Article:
But the litmus test has nothing to do with AA-focused clubs or whatever else; it’s about hotel rooms, flights, and entertainment in general. The Allstar game is moving in the direction of residing only in the largest markets, 24/7 entertainment cities. And OKC would be completely overwhelmed. It’s nothing like even the NBA Finals. It is a giant circus, with tens of thousands in town who are here just to be AROUND the game and with no plans to even go.

I’m one of the biggest OKC homer boosters on this board, but honestly with this topic would stop even being brought up here. We have zero shot. None. Thankfully.

gopokes88
01-30-2018, 07:57 PM
Listen, the point is IMO, OKC has a very long way to go to host an NBA ALL STAR game for a plethora of reasons. If you would read my entire post many of those reasons were listed.

2024 is a long way away

Bellaboo
01-31-2018, 09:53 AM
No, you must be joking! lol There is more to hosting that event than hotel rooms. What view of OKC are you seeing.? I see inadequate flights, no national cache, no venues for a African American dominated sport, OKC is light years away from hosting an event of that magnitude. Remember even DS told MC to seek the NHL, we were really lucky to even get a team due to circumstaces

Our African American and all other races are welcome in all venues in OKC. There are no restrictions according to race, ethnicities or any religious indifferences.

king183
01-31-2018, 10:40 AM
I hear Indianapolis' huge amount of African American venues is how they landed it in 2021.

Maybe we should have a push to get them part of the next MAPS?

Hahaha. Love it.

dankrutka
01-31-2018, 11:00 AM
As has been pointed, there's certainly a worthwhile discussion about whether OKC appeals to African-Americans and other groups in general (not that any group is a monolith). It's certainly important for cities to appeal to a variety of groups. For example, I am sure that Vietnamese-Americans appreciate that OKC has a thriving Asian district. There is no question that there are a lot of cities where many African Americans may feel more welcomed, honored, and represented than OKC. That's a worthwhile discussion.

Unfortunately, the ways dcsooner presented the argument pretty much guaranteed that it wouldn't be productive. For example, stating that OKC has "no venues" wasn't explained at all, but actually could have led to a good discussion with any explanation or examples.

Aside from hotels, there are a lot of events (e.g., comedy shows, concerts, parties) held around the All-Star game. OKC is moving in the right direction as it now has many more venues for such events (e.g., Jones Assembly, Tower Theater, Criterion, Brocktown Events Center). Could those venues meet help or is something else needed? That's a good discussion. The streetcar doesn't hurt either as it would connect people to more places easily. But, as others have said, I think the All-Star game city has to be appealing to people and OKC may struggle in that area despite some improvements in terms of culture, inclusiveness, highend hotel options, etc.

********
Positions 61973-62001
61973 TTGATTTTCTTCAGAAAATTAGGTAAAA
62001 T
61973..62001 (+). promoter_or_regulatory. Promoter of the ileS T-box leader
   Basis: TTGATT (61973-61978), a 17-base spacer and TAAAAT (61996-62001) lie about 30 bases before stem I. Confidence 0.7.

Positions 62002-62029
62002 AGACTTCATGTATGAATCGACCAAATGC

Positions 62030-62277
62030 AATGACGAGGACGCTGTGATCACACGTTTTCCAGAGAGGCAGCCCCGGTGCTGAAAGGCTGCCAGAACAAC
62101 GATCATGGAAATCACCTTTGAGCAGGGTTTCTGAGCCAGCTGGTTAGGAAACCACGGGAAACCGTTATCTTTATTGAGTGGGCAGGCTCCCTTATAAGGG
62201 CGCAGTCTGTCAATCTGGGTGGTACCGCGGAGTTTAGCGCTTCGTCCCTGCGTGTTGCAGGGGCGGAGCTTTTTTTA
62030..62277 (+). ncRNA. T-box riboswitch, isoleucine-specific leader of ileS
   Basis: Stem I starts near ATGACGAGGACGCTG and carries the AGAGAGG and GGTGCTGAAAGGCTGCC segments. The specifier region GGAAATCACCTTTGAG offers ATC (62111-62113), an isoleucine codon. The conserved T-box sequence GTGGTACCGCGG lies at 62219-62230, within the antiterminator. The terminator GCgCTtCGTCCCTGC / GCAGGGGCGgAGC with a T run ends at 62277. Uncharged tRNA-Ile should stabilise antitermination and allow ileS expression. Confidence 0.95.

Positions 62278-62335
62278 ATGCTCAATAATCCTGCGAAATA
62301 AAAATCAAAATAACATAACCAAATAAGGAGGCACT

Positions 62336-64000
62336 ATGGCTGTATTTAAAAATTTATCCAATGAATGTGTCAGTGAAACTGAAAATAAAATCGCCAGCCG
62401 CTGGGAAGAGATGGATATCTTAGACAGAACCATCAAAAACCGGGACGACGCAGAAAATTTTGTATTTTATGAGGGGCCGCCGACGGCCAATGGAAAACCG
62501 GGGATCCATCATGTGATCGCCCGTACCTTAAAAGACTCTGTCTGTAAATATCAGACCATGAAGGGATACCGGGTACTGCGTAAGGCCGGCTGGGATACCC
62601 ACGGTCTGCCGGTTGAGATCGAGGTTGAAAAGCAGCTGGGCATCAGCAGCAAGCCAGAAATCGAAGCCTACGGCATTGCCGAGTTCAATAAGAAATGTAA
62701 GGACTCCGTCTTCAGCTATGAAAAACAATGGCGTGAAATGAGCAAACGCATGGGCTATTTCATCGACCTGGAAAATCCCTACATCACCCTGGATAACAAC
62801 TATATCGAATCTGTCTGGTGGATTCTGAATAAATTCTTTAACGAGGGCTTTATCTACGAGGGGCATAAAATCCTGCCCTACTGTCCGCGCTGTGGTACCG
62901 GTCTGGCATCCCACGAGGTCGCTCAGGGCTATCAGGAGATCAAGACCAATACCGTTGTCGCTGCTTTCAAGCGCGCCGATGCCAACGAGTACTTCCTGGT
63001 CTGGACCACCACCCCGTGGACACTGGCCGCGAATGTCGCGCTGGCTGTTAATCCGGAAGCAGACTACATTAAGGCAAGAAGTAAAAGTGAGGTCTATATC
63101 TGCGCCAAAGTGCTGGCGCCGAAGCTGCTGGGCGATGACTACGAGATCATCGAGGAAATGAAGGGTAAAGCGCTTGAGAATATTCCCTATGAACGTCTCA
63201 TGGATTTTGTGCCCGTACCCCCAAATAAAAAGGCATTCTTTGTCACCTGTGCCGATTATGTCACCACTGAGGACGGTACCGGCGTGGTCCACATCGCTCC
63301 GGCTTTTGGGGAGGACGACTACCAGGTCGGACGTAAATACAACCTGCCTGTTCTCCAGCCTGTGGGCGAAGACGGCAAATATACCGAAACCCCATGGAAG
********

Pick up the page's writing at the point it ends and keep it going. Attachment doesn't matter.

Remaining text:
Laramie
01-31-2018, 11:28 AM
Any city that is awarded the NBA All Star Classic can adjust and add flights for the the event based on the the airport in that city. Will Rogers World Airport is capable of handling additional flights especially charters.

NBA All Stars; these millionaires are going to seek out the best venues in any host All Star City; they don't segregate themselves to black venues.

Agree with Gopokes88; 2024 is 6 years down the road; expect OKC to submit a bid around 2021 for the 2024 event--we'll have a completely different city with MAPS 3 projects completed.

Jake
01-31-2018, 11:33 AM
Like a lot have said, OKC simply doesn't have the room capacity, airport capacity, entertainment venues, etc. to warrant an All-Star Game.

Maybe in 20ish years? But at that point, who knows what the league would look like anyway. And it's not like other host cities that would compete against OKC would stop growing in that same time span.

What we need is something that's completely feasible and would make OKC stand out from the pack.....we need to build that 217-foot Native American statue by the river!!!

Laramie
01-31-2018, 11:41 AM
Our best chance will be when we have a new state of the art arena....... over on the Cox Site. Which is many years away.